"I think she was chosen to be interim dean because of her fairness, her ability to listen and interact with people, and her flexibility," says Bolton, co-chair of the Department of Drama/Dance. "And she has proceeded in just that way. She has approached her work as dean in the same problem-solving manner that she has approached her design work and her teaching."
When asked if she misses teaching, the dean responds without hesitation: "Absolutely."
On a tour of the costume shop she shows off the giant dye vat, the industrial sewing machines, the baskets of color-coordinated thread. She stops to talk to a man at work on a rush sewing job for a play opening that evening.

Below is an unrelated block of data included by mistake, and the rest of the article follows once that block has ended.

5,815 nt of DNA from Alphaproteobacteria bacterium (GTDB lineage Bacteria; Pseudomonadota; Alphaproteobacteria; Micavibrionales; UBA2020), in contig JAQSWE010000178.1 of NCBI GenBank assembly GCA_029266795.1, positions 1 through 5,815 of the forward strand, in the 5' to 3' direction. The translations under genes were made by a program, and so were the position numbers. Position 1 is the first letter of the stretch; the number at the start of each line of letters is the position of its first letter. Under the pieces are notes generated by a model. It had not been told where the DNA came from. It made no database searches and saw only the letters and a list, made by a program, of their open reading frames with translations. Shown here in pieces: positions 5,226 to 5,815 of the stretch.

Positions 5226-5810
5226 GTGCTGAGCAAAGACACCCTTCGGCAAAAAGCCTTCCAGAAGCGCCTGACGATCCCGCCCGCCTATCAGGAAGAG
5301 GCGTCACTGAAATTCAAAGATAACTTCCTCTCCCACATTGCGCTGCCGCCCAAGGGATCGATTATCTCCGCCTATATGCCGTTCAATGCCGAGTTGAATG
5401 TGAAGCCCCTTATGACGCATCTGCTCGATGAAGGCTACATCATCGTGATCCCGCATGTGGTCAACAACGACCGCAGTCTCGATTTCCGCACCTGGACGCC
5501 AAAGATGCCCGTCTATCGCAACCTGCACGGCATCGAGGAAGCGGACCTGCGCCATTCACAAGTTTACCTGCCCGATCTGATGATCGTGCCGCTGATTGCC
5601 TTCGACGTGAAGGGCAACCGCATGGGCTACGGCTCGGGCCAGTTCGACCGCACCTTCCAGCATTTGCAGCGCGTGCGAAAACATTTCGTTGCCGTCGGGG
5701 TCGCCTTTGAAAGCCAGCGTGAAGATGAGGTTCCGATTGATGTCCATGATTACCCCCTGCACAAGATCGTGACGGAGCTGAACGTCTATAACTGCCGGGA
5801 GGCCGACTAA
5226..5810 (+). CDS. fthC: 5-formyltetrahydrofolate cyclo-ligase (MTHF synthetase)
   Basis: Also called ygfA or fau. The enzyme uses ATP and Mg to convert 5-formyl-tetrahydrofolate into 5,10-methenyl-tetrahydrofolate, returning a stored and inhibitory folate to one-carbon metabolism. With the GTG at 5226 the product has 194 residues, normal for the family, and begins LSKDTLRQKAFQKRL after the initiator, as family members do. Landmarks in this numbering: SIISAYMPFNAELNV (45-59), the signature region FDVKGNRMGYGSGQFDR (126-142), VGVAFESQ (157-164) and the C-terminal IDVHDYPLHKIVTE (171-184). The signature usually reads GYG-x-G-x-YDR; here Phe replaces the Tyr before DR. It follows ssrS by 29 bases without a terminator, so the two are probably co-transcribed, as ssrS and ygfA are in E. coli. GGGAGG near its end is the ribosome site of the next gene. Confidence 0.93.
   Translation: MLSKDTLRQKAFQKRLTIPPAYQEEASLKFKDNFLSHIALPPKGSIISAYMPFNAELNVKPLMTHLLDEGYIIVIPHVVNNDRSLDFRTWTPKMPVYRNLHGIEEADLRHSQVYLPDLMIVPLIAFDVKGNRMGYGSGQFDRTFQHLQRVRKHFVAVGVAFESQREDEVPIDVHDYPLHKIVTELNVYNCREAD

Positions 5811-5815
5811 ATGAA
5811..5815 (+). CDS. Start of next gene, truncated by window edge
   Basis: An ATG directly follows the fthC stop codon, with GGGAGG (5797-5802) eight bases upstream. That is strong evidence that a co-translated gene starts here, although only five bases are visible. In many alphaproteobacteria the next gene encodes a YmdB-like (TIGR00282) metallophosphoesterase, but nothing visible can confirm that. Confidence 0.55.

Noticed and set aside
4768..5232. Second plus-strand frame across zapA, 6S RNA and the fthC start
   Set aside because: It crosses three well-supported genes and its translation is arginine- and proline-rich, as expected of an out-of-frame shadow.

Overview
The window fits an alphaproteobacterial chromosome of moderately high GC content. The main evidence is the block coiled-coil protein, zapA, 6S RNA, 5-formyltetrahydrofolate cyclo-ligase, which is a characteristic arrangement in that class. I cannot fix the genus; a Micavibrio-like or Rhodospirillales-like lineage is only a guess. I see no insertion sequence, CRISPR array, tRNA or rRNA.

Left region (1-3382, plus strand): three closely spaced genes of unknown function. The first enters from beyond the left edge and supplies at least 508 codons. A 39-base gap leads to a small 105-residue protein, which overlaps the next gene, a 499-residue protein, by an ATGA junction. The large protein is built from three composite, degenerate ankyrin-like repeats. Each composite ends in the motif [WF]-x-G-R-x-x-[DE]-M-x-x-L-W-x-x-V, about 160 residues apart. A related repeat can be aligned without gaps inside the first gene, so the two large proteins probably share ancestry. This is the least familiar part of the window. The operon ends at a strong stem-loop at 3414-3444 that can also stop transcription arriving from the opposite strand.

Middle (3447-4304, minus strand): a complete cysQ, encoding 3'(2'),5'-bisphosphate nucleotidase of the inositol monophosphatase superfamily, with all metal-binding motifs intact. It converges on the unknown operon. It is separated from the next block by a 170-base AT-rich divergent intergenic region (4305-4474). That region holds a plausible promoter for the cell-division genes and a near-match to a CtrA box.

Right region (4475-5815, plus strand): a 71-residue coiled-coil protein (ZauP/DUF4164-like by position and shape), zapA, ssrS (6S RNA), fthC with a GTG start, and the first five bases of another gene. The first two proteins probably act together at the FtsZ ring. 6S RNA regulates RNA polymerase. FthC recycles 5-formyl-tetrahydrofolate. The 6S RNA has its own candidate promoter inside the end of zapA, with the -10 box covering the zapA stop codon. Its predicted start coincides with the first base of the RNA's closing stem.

"I really enjoy working in the costume shop, side by side with students," she says. "It's different than going into a classroom. Because you're spending so much time together in the shop, you become more aware of how students learn. You can help them move to the next step."
Next door to the costume shop is one of several costume storage areas. Racks of clothing--vests, jackets, dresses--share space with dozens of black shoes, neatly lined up in row after row on wooden shelves. A set of curiously labeled boxes includes one named "bum rolls." Milodragovich demonstrates a bum roll, tying the white, sausage-shaped pillow over her backside, describing the Elizabethan dress that would be worn over it.
Milodragovich, who has designed costumes for everything from Cabaret to A Little Night Music to, most recently, A Whale for the Killing, enjoys the mental challenge of building costumes.
"Every show presents its own opportunity to be a good problem solver," she says. "You have to have that attitude of 'I think I can figure this out.' It really is invigorating to face a situation that you don't have a pat answer for."